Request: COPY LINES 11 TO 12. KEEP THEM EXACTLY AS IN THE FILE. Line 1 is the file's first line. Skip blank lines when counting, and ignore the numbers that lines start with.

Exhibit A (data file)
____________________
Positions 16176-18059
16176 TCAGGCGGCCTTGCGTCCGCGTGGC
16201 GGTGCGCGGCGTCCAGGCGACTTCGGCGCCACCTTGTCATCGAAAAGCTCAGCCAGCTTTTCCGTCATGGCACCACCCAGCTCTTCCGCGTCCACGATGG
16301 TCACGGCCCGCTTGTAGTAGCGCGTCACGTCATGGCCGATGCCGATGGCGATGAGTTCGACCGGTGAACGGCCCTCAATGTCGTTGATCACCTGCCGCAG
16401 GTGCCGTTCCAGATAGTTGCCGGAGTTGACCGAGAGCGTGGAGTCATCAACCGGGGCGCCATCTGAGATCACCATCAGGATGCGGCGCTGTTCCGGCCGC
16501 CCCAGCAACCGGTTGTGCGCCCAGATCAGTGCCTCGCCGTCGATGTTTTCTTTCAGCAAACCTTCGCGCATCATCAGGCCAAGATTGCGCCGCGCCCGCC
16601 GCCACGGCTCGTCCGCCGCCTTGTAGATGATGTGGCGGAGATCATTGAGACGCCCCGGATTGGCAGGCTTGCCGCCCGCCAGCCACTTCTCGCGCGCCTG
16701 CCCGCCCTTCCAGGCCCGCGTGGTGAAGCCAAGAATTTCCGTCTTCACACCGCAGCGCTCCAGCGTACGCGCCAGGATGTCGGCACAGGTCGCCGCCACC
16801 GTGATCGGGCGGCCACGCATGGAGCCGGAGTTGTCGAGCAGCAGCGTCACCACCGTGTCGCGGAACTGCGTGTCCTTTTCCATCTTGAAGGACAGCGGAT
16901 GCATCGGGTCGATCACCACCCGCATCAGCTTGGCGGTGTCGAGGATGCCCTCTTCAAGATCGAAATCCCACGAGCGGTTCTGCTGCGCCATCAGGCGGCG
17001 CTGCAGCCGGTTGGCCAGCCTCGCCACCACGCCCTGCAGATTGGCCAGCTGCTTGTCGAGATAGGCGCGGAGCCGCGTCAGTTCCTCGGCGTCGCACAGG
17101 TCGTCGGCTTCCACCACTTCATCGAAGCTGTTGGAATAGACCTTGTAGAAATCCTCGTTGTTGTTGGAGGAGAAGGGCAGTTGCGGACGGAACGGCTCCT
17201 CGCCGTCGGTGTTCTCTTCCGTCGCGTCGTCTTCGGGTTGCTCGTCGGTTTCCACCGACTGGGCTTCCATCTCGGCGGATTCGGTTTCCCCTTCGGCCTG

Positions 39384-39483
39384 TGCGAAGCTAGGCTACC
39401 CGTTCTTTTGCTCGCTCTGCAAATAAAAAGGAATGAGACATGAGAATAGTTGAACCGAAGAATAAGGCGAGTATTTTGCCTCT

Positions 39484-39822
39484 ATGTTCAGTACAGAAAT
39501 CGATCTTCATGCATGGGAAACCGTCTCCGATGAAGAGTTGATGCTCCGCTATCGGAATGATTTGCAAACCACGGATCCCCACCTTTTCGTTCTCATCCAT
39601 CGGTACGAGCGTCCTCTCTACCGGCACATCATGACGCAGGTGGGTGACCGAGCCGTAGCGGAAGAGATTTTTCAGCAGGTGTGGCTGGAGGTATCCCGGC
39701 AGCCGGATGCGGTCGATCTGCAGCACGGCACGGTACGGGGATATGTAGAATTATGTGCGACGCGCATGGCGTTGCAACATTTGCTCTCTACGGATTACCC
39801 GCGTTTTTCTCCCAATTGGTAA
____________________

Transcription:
17001 CTGCAGCCGGTTGGCCAGCCTCGCCACCACGCCCTGCAGATTGGCCAGCTGCTTGTCGAGATAGGCGCGGAGCCGCGTCAGTTCCTCGGCGTCGCACAGG
17101 TCGTCGGCTTCCACCACTTCATCGAAGCTGTTGGAATAGACCTTGTAGAAATCCTCGTTGTTGTTGGAGGAGAAGGGCAGTTGCGGACGGAACGGCTCCT